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  • Neil White

Royal West Norfolk

"Time and tide wait for no man," said Geoffrey Chaucer and nowhere has his famous phrase been more apt than during our visit to Royal West Norfolk.

Both of our rounds at gorgeous Brancaster had to be timed so that the North Sea had not submerged the road leading up to this celebrated club.

And, on the second day, we were advised to move our arranged tee time by an hour because we were warned that water would be hanging around longer than expected.

"A few have tried to drive through it, not realising how deep it can be. I wouldn't recommend it," said the jovial chap in the pro's shop.

The importance of the tide is the most memorable but not the only quirk of a club which was bestowed its patronage by the Prince of Wales, later Edward VII, after it opened in 1892.

The Brancaster West Marshes are a Site of Special Scientific Interest because they are an important habitat for birds.

Meanwhile, the club has faced a constant battle against coastal erosion which has forced it to change Horace Hutchinson's original design many times.

Indeed, it is on such a tight tract of land that there are shared fairways between the first and 18th and the second and 17th holes.

Our visit was in February 2023 and its much-acclaimed clubhouse was closed for complete refurbishment. But, despite food being served in temporary buildings, breakfast was tasty and we were made to feel at home.

Actually, we were rather too comfortable ahead of our first round because winds were gusting at more than 30 miles an hour outside.

The following day, in still conditions and, with knowledge of the course layout, Mrs W, and I both scored ten shots better.

Royal West Norfolk ticks my box because I love exciting and unexpected golf holes. The links are not long but there are some pretty obvious traps.

Yes, the bunkers are unforgettable. Deep, lined with railway sleepers and fiendishly positioned. Almost every encounter with one will result in a dropped shot.

To be honest, I was wondering why the course was so lauded after the opening two holes with their wide, forgiving, shared fairways,

But the fun really begins on the third - a typical Brancaster hole with a drive over marsh before taking on a flag, hidden behind a huge trap.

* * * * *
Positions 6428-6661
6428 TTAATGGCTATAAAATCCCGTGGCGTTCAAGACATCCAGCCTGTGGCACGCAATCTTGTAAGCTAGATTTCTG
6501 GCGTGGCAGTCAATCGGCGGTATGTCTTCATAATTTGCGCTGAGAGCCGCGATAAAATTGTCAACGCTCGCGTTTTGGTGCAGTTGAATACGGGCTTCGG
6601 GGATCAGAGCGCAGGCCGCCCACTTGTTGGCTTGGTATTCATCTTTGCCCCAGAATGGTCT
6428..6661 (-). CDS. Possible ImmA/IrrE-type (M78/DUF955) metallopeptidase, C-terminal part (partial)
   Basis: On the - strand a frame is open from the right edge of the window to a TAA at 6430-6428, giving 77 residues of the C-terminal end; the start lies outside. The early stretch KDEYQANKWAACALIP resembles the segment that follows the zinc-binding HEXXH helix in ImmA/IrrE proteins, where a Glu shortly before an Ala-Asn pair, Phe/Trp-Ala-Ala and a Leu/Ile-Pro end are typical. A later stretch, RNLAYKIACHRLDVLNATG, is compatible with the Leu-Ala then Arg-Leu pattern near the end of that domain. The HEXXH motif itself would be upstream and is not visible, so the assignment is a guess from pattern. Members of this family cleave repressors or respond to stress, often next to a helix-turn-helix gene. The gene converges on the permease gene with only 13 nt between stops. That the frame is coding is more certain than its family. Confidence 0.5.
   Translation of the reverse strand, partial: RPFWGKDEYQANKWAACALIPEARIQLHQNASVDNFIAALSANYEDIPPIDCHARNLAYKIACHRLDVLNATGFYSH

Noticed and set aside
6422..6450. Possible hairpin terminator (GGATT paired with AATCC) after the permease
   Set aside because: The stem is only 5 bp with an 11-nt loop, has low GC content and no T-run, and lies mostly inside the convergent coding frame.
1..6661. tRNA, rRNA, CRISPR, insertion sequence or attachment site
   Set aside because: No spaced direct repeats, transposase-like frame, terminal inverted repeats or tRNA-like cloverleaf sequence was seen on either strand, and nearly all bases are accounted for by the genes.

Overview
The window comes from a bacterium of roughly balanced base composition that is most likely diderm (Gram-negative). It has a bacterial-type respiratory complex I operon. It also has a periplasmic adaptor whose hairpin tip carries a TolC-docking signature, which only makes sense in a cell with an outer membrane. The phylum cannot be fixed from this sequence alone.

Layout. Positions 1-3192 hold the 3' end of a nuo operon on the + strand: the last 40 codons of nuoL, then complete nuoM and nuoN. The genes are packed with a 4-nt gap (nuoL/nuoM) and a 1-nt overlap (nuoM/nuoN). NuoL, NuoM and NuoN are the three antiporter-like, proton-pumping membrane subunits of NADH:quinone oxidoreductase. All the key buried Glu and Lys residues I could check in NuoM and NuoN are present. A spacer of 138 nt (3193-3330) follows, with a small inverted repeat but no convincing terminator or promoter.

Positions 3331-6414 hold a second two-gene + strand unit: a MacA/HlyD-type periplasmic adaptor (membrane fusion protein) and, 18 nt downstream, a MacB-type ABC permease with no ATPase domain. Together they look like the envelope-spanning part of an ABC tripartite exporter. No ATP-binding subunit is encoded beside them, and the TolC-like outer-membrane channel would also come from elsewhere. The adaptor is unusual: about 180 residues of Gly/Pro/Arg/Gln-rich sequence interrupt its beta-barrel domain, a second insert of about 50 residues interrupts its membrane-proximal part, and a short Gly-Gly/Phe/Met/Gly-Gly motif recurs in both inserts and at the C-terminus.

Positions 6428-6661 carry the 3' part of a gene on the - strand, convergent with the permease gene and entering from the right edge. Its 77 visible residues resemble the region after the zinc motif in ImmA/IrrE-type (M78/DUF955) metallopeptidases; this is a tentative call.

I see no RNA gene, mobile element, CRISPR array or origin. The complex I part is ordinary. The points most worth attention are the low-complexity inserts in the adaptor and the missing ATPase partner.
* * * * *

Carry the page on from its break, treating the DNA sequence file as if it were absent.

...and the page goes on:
I discovered, during my first round, that an approach left of the target will mean the ball slipping into a cavernous bunker.

The fourth is just wacky. The par-three of about 115 yards should be easy but the plateaued green is protected by pot bunkers and a semi-circle of railway sleepers.

`It is followed by a par-four which is fairly straightforward... after a blind tee shot over a dune containing another huge sandscape.

The eighth is a mind-boggling par-five with a decent carry over marsh to a fairway which is linked to the green by a bridge over more water. I tried to smash to safety with my wind-assisted second shot on day one and didn't make it. On day two, I was more sensible, laid up, hit a third to within four feet and notched a birdie.

There is no pause in the excitement as the ninth demands another crash over the wetlands before the player is left with the sight of a raised green that appears to be held up by sleepers.

Failure to hit the target could see the ball submerged into the water which remains after the departed tide.

By comparison, the back nine should be a piece of cake because it doesn't have such alarming carries and is 400 yards shorter - but it is usually into the wind.

This means that club selection is more problematic than one might imagine from seeing the yardages of the short par-three 10th and relatively straightforward par-five 11th on the scorecard.

The par-four 13th is the only hole on the back nine with the prevailing wind at the golfer's back. Consequently, we failed to adjust and both overshot the green. On day two, it was much more benevolent - Mrs W. chipped in for a birdie and I missed my three by a centimetre.

The bunkers are always tough at Brancaster but take on a whole new dimension on the 15th - a 200-yard par-three whose green is protected by a veritable crater.

I could barely conceal my mirth when Mrs W. created the photo opportunity by dribbling her drive into the moonscape.

She was a mere speck on the beach but, much to her great credit, excavated her ball with just one heave.

The trio of home holes offer more fun with the small 16th green perched high towards the course boundary with the most intimidating run-offs of the many at Royal West Norfolk.

It is followed by an elevated tee shot to the dogleg 17th and a target defended by some intriguing mounds.

The 18th is simply a wonderful finishing hole.

At 381 yards, it is not the longest but its circular green is almost entirely surrounded by a moat of sand and, you guessed it, railway sleepers. On day two, we were both very pleased to finish with pars.

We had been given glowing reports of the view from the Brancaster clubhouse out to sea and it would have been rather lovely to have digested our rounds there.

But I do wonder how many people have become a little too rested, missed the return of the high tide and been forced to stay for hours.

Or perhaps they do it deliberately?

I couldn't blame them. We didn't want to go home and we didn't even have the chance of a fireside armchair after our round.

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